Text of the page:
I don’t know if there is something in the air… but I have been asked this question several times in the last month, so I thought I would share the answer with you all.
Hopefully this problem will not arise too often within your business, but if it does, it is important that you know what steps to take. Before you jump to potential dismissal, it is important to obtain as much information as you can;
- The nature of the offence the employee has committed
- The period of sentence they have been issued
- What role does the employee have within the business
- Will the conviction have an impact on the reputation of your business
What are your options?
- Consider the contract ‘frustrated’ and the employment relationship becomes automatically terminated.
- Taking disciplinary action against an employee with the potential outcome of dismissing them.
- Taking no disciplinary action, but instead keeping the employee’s job open for them pending their release from prison.
- Frustration of Employment contract
If an employee is issued with a long custodial sentence, then you may argue that the employee’s contract has been ‘frustrated’. This means that an unforeseen circumstance makes it impossible for the parties to fulfil the terms of the contract. As such, the employment relationship between the employer and employee is automatically terminated.
This route is not always considered favourable by Employment Tribunals, so I would advise as a general rule to follow your internal Disciplinary process.
There are three reasons for dismissal that may be considered legally fair;
- Employee’s conduct
- Some other substantial reason that justifies this action
- A statutory restriction that prevents the employment continuing
Some other substantial reason that justifies this action
If your employee has been issued with a long sentence, then it may be considered fair to dismiss on the basis that the employee will be unable to perform the duties set out in their contract of employment.
On the basis of conduct, this would be related to the offence they have committed and if this would impact on their role. For example fraud or sex offences. In some cases, having a criminal offence can give rise to ‘a statutory restriction that prevents employment continuing’, for example if the employee works with children or young adults, or found guilty of a serious driving offence.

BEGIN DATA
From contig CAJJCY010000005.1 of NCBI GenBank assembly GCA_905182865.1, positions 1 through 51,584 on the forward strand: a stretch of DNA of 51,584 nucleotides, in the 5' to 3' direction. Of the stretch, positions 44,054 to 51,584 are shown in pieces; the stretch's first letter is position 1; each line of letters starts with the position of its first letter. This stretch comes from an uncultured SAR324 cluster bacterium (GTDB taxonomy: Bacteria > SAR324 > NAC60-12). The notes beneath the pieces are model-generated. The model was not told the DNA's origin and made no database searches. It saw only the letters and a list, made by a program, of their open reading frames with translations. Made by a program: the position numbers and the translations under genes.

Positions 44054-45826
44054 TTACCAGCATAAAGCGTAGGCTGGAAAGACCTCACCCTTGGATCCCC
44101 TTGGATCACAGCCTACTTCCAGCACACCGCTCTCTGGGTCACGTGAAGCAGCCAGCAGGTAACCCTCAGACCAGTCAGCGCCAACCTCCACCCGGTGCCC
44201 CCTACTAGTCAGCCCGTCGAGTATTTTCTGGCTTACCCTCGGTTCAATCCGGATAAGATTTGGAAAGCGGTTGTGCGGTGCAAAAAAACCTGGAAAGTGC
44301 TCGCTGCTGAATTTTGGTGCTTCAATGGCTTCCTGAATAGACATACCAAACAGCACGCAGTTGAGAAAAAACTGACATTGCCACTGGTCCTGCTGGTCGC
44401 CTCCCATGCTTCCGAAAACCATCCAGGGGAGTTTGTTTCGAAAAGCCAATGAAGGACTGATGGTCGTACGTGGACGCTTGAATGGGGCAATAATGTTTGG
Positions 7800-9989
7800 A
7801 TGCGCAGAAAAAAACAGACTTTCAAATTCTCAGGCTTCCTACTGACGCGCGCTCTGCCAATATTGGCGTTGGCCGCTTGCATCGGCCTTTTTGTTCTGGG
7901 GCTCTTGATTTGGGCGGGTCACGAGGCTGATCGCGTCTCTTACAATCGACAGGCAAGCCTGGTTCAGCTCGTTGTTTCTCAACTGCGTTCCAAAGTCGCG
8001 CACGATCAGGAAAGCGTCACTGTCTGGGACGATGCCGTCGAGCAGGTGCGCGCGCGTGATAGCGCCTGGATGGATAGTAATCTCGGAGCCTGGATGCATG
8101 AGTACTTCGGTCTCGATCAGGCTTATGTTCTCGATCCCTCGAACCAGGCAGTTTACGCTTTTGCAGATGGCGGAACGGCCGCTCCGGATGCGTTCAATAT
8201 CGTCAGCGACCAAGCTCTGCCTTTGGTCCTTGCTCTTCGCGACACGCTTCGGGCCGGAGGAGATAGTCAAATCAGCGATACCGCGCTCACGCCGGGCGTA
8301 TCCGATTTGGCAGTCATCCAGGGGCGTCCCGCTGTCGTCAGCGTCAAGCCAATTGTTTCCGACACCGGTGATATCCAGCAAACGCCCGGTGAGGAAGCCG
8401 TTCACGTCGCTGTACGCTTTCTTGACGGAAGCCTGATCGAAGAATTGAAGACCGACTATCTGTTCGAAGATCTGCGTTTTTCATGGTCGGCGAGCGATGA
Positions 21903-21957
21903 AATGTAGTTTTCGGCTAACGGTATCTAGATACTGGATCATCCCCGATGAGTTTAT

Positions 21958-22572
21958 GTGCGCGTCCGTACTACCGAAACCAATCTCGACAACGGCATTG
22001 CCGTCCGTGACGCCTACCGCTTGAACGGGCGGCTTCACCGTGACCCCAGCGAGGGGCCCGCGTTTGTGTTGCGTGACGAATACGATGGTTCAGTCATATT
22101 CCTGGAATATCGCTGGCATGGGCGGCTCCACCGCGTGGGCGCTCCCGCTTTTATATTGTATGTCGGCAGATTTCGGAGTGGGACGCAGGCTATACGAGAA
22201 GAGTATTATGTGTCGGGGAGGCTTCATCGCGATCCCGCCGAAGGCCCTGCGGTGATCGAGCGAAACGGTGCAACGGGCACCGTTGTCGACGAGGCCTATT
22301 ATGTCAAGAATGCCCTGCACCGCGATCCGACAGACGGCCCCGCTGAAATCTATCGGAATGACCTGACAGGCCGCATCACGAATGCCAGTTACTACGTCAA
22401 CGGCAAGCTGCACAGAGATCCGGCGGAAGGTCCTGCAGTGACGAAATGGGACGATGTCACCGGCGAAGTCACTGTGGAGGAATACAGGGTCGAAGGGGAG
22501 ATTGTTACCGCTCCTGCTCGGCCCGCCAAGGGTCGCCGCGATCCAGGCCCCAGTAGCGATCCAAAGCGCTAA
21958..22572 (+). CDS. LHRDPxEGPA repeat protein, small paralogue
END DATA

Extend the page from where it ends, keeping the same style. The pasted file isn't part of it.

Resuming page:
Like any dismissal it is really important to follow a fair procedure and consider all the facts. There have been several cases that have resulted in the convicted employee being awarded a compensation award, simply because the Employer failed to follow a fair process. If an Employer disregards their disciplinary procedure or the Acas Code of Practice, regardless of the fact the employee has gone to prison, a tribunal is likely to find that the dismissal is unfair.
Keep the role open for them
If they are not going to be in prison for a long time and the offence does not impact on your business as discussed earlier, then you could consider leaving their role open. Again, it is important that you follow the correct process with this and communicate any action in writing.
If you are in the unfortunate position to have to deal with a situation like this or similar, please do not hesitate to contact our helpful friendly team email@example.com. Please quote DIB for a discounted rate.